There will be few eyebrow-raising increases in executive salaries this year, as companies bow to shareholder pressure, but controversial bonuses for bosses will continue, according to PricewaterhouseCoopers.
Salary increases for senior staff will remain modest at 3 per cent, half the 6 per cent levels achieved in 2007 and 2008, the accountants predict in a survey published today.
But bonuses could soar at almost a third of firms, forced to sweeten packages for executives unhappy about effective pay freezes.
The company surveyed senior reward professionals ahead of the AGM season, when executive pay will once again come under the spotlight.
"Shareholder activism on pay has stepped up substantially over the last few years and seems to be having an effect," said Sean O'Hare, reward partner at PwC.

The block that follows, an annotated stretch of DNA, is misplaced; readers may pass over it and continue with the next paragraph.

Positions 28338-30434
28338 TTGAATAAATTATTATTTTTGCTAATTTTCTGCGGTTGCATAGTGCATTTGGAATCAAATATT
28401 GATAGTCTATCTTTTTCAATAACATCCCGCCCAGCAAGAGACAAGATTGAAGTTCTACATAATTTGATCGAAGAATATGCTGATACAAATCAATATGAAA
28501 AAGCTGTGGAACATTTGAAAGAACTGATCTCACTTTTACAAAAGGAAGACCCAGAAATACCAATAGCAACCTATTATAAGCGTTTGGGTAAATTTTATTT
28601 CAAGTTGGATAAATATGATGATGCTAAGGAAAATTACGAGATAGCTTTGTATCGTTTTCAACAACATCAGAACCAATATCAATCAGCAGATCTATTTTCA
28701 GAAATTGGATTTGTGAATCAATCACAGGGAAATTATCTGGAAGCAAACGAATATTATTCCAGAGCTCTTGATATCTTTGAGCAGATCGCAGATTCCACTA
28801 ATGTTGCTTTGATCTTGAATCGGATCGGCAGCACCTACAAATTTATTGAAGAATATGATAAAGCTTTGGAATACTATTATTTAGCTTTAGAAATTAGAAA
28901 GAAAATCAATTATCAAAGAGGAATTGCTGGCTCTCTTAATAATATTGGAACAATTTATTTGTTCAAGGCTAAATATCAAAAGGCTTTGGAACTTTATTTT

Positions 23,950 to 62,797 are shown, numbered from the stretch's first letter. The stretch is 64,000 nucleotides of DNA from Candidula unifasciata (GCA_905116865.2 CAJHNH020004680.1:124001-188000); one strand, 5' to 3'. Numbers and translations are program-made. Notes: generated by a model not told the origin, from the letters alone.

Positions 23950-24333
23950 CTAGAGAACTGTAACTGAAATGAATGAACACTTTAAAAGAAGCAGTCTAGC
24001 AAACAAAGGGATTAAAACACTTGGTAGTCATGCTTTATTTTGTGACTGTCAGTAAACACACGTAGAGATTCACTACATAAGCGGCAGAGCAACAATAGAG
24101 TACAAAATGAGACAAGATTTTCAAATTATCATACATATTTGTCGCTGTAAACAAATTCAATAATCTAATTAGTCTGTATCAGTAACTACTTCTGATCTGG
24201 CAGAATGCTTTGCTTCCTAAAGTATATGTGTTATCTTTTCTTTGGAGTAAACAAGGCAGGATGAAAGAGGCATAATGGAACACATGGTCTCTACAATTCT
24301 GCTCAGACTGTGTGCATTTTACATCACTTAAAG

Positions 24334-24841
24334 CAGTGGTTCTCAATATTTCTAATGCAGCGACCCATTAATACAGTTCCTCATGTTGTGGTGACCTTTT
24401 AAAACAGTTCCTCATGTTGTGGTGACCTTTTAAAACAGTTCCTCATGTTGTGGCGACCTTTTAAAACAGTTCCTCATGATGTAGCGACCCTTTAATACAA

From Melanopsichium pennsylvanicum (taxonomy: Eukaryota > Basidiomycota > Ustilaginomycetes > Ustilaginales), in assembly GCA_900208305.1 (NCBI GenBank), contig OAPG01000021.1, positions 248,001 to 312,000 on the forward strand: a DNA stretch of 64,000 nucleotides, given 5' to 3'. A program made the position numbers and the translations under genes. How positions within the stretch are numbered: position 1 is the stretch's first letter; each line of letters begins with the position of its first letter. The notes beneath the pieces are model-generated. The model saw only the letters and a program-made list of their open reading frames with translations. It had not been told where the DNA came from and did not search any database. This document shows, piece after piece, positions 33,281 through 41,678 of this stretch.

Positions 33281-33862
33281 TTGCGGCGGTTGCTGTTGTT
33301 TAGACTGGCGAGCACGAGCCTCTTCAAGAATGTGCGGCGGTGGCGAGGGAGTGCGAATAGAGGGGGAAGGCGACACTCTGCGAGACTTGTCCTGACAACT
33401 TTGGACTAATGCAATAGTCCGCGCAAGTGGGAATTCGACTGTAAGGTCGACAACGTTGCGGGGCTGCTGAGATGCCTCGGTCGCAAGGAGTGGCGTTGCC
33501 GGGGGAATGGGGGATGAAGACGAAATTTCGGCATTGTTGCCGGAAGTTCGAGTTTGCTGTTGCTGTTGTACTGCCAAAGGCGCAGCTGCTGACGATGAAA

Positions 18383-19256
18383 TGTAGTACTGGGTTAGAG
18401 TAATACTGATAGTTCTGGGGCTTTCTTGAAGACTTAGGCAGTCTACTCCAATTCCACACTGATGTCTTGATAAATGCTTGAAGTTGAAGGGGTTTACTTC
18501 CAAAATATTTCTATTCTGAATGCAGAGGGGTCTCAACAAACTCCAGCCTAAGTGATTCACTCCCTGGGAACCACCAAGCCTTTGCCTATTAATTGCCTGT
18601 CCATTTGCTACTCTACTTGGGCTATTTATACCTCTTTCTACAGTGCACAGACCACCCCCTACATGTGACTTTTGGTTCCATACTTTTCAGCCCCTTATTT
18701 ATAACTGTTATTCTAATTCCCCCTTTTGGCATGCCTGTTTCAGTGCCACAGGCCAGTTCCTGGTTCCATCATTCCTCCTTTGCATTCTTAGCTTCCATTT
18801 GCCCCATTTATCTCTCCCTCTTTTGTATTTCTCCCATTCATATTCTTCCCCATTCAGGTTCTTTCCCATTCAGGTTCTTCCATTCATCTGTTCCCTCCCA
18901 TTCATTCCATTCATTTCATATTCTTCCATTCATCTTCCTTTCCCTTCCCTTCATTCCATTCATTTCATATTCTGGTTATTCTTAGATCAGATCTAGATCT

"It looks like 2011 will be the third consecutive year of pay rise restraint, with increases lower or in line with national average earnings after years of rising much faster," he said.
"The difficulty for remuneration committees will be managing executives' expectations, which are rising again post recession."
Around 30 per cent of companies are planning to increase the maximum potential bonus for chief executives.
Last year the median maximum potential bonus for FTSE chief executives (CEOs) climbed for the first time in three years, from 150 per cent to 175 per cent of base salary.
Actual bonus payments also increased substantially in 2010, PwC says. The median actual bonus payment for a FTSE CEO was 111 per cent of base salary, almost 30 per cent higher than the previous year.
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